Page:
We’ve captured Robert Mugabe

Harare – In one of the most unforgettable scenes witnessed in Zimbabwe this past week, an opposition protester struck the pose of a triumphant boxer, holding aloft a street sign emblazoned “Robert Mugabe Rd”.

“We’ve captured Robert Mugabe,” screamed the protester, as if displaying a word championship title belt.

The stone-throwing youths had just overpowered Harare’s much-feared riot police and barricaded roads leading to the city centre, declaring a liberated zone. When police used tear gas, the youths quickly picked up the canisters and threw them back, sending the terrified police officers scampering for cover.

The victory pose was an iconic moment, quite simple in execution but very humiliating in it’s statement. The victorious protesters were overjoyed with their war trophy and repeatedly proclaimed that, in a sense, they had “captured Robert Mugabe”.

Barely 1km from the protesting youths, the real Robert Mugabe was hosting Sierra Leone Vice-President Victor Bockarie Foh and as always trying to convince the world that all is well in Zimbabwe and there was nothing to worry about.  The Vice-President had come to officially open the annual Harare Agricultural Show, but tellingly the public terraces were empty.

Smarting from his humiliation, Mugabe issued a stern warning to the opposition, saying “They are thinking that what happened in the Arab Spring is going to happen in this country. That is not going to happen here,” said the 92-year-old Mugabe.

He was speaking after police had fired tear gas and beat up opposition protesters demanding electoral reforms ahead of the 2018 national elections.

A team of police were deployed to seal off the starting point of the planned protest. Despite a high court judge authorised the protest, police continued to violently disperse the opposition crowds. As footage of shocking violence went viral, the UN implored the Zimbabwean government to uphold constitutional rights to freedom of association and assembly.

Angered by the clampdown, the protesters threw stones at the riot police and set tyres ablaze. During this clash, the opposition protestors managed to bring down the signpost of a street named “Robert Mugabe Rd”.

Mugabe was furious as he once again accused foreign governments of fomenting the unrest, “What politics is that when you burn tyres? We want peace in the country,”

Friday’s battle was an escalation post, Wednesday’s violence when police clashed with opposition youths protesting police brutality. The Harare city centre turned into a war zone after police used tear gas and blue coloured water cannons on more than 200 protesters marching to hand a petition to the Ministry of Home Affairs.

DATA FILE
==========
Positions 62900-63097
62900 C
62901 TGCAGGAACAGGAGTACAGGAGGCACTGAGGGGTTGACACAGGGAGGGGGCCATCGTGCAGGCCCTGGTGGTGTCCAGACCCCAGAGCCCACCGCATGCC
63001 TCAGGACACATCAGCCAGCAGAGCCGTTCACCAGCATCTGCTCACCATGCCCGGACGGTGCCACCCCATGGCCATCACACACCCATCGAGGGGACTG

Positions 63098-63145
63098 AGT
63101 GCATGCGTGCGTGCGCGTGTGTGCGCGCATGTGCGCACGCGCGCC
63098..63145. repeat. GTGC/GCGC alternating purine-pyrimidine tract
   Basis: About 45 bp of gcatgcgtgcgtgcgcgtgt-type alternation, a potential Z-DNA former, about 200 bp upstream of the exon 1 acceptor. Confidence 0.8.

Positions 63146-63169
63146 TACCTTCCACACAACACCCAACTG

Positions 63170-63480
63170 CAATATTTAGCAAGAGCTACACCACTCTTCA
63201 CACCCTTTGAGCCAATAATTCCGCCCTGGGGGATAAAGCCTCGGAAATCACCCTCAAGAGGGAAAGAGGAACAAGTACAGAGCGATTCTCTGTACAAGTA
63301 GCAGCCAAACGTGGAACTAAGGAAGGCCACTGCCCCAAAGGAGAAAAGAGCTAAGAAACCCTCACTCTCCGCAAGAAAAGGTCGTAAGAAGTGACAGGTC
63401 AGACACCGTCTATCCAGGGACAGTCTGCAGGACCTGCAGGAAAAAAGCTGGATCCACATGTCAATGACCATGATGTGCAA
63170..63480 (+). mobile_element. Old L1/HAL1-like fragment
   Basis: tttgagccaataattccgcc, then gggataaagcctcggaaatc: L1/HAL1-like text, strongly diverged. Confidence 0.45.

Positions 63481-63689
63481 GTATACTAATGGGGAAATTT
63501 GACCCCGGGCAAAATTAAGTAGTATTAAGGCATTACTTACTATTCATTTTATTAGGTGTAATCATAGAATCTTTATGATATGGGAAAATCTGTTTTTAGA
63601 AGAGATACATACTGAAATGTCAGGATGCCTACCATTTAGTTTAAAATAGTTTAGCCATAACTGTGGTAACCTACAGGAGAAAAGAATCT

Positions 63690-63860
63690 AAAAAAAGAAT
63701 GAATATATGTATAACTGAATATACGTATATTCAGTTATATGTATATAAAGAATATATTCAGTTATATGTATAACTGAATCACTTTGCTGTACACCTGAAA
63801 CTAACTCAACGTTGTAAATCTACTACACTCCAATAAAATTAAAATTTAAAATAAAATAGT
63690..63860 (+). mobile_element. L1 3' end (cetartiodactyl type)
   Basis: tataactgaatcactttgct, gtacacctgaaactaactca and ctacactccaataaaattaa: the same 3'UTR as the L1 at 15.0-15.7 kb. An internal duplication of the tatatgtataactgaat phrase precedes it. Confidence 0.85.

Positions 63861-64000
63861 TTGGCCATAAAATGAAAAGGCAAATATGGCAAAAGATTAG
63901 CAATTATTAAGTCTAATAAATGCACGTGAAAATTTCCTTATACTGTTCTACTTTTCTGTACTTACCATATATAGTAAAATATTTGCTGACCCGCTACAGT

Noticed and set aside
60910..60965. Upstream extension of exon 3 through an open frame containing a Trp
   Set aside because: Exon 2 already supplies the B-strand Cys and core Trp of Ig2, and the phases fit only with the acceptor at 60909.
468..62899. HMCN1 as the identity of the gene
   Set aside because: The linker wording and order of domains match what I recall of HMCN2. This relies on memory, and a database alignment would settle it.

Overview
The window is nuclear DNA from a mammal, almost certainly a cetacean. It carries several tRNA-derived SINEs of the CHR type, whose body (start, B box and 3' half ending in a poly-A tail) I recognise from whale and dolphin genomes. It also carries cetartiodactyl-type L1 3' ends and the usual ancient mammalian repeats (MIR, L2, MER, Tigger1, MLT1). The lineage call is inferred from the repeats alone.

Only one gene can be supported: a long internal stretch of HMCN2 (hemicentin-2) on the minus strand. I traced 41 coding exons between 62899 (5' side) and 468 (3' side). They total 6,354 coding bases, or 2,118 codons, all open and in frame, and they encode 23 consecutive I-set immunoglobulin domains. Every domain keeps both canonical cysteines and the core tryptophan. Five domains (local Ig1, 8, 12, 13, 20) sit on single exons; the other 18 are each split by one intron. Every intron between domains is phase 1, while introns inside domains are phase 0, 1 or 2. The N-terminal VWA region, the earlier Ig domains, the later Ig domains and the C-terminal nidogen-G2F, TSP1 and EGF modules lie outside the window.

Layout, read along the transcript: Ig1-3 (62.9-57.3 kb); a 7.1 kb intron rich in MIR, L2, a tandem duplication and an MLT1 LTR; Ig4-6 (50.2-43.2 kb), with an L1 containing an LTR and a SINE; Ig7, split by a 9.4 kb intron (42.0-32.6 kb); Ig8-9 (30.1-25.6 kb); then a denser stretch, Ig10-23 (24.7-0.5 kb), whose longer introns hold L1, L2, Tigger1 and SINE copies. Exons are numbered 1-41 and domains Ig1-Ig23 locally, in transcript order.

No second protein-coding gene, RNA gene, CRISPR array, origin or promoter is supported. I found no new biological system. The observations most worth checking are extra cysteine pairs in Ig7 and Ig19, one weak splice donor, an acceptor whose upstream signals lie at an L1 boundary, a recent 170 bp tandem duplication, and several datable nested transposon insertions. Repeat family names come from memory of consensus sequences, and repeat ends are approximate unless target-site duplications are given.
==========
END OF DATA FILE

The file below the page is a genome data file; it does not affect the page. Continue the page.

Unlike previous clashes, where protesters have run for cover once tear gas is deployed, the opposition protestors stood firm and fought back, taking the riot police by surprise. They accused police of sparking the violence by attacking peaceful marchers.

As the central business district turned into a battle zone, the angry protesters threw stones and tear gas canisters back at the police who had deployed them in the first place. In the escalating battle, the opposition burnt a police van and one other owned by the state-run Zimbabwe Broadcasting Corporation.

A supermarket owned by Vice-President Phelekezela Mphoko was ransacked, with groceries and $12 000 (R172 000) looted. A nearby electronic store was looted in the widening violence, with people sprinting off with laptops and TV sets.

Overpowered by the protesters, the frustrated police began randomly beating up passers-by and journalists they came across, blaming them for the violence. Despite pleas of innocence, a middle-aged man carrying a Bible was soundly beaten by truncheon-wielding officers. In a spine-chilling incident, police lobbed a tear gas canister into a commuter minibus full of passengers.

The dazed driver panicked and sped off, with terrified passengers jumping out of the moving minibus through windows.

Since the outbreak, over a 100 suspected protesters have been arrested on charges of public violence. The opposition MDC-T accused the government of planting “agents provocateurs” among protesters. George Charamba, believed to be Mugabe’s spokesman, declared war on opposition protesters, warning them the Zanu-PF government would pay scant regard to international opinion.

Leaders of the main opposition, Joice Mujuru of Zimbabwe People First and Morgan Tsvangirai of the Movement for Democratic Change, condemned the police brutality.